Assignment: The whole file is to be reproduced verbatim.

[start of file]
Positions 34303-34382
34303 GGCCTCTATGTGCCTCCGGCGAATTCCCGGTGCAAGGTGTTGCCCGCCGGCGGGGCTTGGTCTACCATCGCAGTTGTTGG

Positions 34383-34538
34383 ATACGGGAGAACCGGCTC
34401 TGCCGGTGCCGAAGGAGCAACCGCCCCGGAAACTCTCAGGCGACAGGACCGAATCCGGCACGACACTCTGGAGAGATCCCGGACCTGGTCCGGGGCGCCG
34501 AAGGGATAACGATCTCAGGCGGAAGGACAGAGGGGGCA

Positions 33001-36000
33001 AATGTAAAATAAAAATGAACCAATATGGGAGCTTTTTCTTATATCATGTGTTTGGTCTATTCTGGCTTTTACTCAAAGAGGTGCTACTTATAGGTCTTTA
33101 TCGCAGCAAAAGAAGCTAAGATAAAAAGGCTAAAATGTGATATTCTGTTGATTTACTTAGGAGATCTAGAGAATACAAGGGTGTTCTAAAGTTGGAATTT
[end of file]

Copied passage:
Positions 34303-34382
34303 GGCCTCTATGTGCCTCCGGCGAATTCCCGGTGCAAGGTGTTGCCCGCCGGCGGGGCTTGGTCTACCATCGCAGTTGTTGG

Positions 34383-34538
34383 ATACGGGAGAACCGGCTC
34401 TGCCGGTGCCGAAGGAGCAACCGCCCCGGAAACTCTCAGGCGACAGGACCGAATCCGGCACGACACTCTGGAGAGATCCCGGACCTGGTCCGGGGCGCCG
34501 AAGGGATAACGATCTCAGGCGGAAGGACAGAGGGGGCA

Positions 33001-36000
33001 AATGTAAAATAAAAATGAACCAATATGGGAGCTTTTTCTTATATCATGTGTTTGGTCTATTCTGGCTTTTACTCAAAGAGGTGCTACTTATAGGTCTTTA
33101 TCGCAGCAAAAGAAGCTAAGATAAAAAGGCTAAAATGTGATATTCTGTTGATTTACTTAGGAGATCTAGAGAATACAAGGGTGTTCTAAAGTTGGAATTT